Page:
Media outlets jumped to conclusions by reporting that a Texas resident died from monkeypox this week despite no evidence monkeypox played a role in their death.
The Texas Department of State Health Services (DSHS) reported Tuesday that an individual in Harris County had died after being diagnosed with monkeypox, marking the first such case in the United States during the ongoing monkeypox outbreak. News outlets rushed to report the news, with some characterizing the death as “from” monkeypox.
There’s just one problem: health officials say they have no evidence at all that monkeypox played a role in the patients death.
Spokespersons from the Texas DSHS, Harris County Public Health and Harris Health System all confirmed to the Daily Caller that the patient in question was assumed to have monkeypox, but was also severely immunocompromised and carrying several other serious illnesses. There’s no way to know what role monkeypox played, if any, in the patient’s death until the autopsy is completed and results are available.
Multiple local news outlets claimed in headlines and tweets that the individual died “from monkeypox,” including MySanAntonio, KATV News, an ABC affiliate based in Arkansas, KFDM News in Beaumont, Texas and the Texas Tribune, which had a search engine headline characterizing the case as a “Texas monkeypox death.”
— MySA (@mySA) August 30, 2022
National outlets got in on the act as well. CBS News still has a headline up characterizing the case as the “first U.S. death in monkeypox outbreak.” The Daily Mail called the fatality a death “from monkeypox,” and The Washington Post called it a “monkeypox death” before immediately saying the link to the virus was “unclear.”
— Daily Mail US (@DailyMail) August 30, 2022
The patient was assumed to have monkeypox because they had not actually tested positive for the virus yet at the time of the announcement. The Harris County Public Health press release said the patient was a presumed positive for monkeypox, while the Texas DSHS release said they were “diagnosed” with monkeypox.
A Texas DSHS spokesperson said healthcare professionals there do not have the tools to test specifically for monkeypox, but for the broader category of “Orthopoxvirus” which includes viruses like monkeypox, smallpox and cowpox. “The person tested positive for Orthopoxvirus multiple times and under the CDC’s case definition would be considered a probable monkeypox case. A case is not defined as a confirmed case until the CDC performs confirmatory testing,” Lara Anton, senior press officer at the DSHS, told the Daily Caller.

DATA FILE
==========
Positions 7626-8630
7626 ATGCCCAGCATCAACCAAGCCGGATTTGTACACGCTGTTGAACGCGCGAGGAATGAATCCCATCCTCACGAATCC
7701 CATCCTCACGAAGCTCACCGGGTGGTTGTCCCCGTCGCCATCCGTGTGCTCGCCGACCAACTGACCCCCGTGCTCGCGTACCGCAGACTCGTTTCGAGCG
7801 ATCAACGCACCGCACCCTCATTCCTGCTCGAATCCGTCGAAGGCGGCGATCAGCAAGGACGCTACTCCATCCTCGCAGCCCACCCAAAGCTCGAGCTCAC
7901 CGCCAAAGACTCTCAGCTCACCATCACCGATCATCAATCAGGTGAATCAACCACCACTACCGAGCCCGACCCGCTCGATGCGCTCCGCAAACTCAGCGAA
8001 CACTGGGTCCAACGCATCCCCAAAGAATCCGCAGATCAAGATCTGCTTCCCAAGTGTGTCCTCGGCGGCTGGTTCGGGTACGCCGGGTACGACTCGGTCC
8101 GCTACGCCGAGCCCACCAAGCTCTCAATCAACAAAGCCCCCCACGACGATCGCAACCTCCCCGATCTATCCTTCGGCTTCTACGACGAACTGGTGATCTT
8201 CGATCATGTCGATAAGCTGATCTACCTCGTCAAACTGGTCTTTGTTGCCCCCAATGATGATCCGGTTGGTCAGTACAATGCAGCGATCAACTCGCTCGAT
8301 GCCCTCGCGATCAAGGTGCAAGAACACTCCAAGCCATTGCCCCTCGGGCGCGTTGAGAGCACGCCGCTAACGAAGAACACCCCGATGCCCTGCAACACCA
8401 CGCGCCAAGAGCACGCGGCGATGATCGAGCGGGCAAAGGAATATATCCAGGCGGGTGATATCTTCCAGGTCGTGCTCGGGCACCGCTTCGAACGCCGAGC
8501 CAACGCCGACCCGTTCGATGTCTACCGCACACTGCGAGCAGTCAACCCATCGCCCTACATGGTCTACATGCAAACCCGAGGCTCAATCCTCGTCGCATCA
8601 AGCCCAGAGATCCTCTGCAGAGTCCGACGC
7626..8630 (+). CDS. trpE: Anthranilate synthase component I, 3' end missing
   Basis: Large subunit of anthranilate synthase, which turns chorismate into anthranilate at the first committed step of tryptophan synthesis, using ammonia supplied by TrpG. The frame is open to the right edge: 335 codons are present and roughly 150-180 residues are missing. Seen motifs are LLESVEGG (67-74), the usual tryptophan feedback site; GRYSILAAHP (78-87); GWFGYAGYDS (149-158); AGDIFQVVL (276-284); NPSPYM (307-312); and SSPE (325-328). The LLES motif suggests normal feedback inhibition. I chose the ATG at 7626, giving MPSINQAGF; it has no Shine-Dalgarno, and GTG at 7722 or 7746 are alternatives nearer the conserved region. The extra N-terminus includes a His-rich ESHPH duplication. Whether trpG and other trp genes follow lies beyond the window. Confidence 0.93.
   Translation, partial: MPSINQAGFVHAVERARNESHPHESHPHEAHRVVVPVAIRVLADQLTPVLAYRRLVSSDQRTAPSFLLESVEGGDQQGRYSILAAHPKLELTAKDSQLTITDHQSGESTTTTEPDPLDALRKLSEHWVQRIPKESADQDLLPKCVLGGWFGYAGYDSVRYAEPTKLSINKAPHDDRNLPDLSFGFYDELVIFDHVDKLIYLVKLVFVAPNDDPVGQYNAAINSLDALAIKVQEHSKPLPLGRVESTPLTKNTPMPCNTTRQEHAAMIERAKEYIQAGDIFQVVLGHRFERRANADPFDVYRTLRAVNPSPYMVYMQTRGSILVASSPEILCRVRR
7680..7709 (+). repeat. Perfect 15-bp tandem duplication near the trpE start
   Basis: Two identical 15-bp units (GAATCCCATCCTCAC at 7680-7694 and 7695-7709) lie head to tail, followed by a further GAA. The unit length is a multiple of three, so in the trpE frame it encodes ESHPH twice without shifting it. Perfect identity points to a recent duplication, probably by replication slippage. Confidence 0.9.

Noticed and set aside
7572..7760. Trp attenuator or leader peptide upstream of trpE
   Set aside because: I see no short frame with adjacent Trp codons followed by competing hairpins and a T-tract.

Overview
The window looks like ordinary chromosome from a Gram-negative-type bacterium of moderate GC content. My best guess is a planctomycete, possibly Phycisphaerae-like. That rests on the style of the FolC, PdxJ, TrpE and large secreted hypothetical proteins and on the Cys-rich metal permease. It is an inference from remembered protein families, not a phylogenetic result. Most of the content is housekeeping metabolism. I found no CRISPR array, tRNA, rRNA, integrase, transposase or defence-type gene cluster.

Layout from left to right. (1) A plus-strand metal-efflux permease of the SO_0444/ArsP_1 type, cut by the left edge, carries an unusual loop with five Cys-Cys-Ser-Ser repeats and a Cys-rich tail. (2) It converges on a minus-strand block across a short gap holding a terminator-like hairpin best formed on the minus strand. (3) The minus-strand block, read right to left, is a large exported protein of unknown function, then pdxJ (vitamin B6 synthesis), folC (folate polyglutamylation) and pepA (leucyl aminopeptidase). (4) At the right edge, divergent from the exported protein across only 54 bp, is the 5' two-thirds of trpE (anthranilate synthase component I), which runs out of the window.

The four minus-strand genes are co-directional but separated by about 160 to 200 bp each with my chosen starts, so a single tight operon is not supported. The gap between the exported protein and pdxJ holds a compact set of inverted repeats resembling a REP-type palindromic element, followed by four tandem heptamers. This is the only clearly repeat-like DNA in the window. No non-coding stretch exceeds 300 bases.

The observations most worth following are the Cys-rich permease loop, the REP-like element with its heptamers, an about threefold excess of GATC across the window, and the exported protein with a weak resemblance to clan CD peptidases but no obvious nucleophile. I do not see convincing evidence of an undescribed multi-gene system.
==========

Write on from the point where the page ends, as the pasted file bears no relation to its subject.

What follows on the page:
“However, the CDC is not testing and confirming all cases so we may not ever have confirmation from the CDC,” she added. “There aren’t a lot of other viruses it could be since it is the only Orthopoxvirus circulating in humans.”
A spokesperson for Harris Health confirmed those details to the Daily Caller. Harris County Public Health said the “patient’s cause of death is unknown.” DSHS called the person “severely immunocompromised” and Harris County said they had “various severe illnesses.”
Harris Health referred to the two public health agencies when asked why the case was publicized when so few details are known yet about what role monkeypox may have played. A spokesperson said the healthcare system followed standard reporting procedures for the case, and that the public relations decisions made thereafter were up to health officials.
Harris County Public Health referred the Daily Caller to Texas DSHS. Texas DSHS referred back to Harris County’s press release, specifically the statement within from Harris County Judge Lina Hidalgo. (RELATED: Actually, Yes, Monkeypox Is Likely An STD, Scientists Say)
“We are sharing this information to err on the side of transparency and to avoid potential misinformation about this case,” Hidalgo said. “The best way for us to fight this virus is through vaccines. Our goal is still to get as many people who qualify vaccinated as quickly as possible – I have always felt that vaccines are the key to reducing spread.”
Harris Health made abundantly clear that neither it nor the healthcare authorities were characterizing this death as a death “from monkeypox.” When pressed on the fact that media outlets and observers were sometimes characterizing it that way, a spokesperson said repeatedly “that’s not what we said.”
There have been nearly 20,000 cases of monkeypox reported to the Centers for Disease Control and Prevention (CDC) during the ongoing global outbreak. If the Texas case is confirmed to have been a monkeypox-caused fatality, it would be the first in the U.S. Three monkeypox patients have died so far in Europe along with 10 in Africa, according to the World Health Organization. The overwhelming majority of cases have been in gay and bisexual men.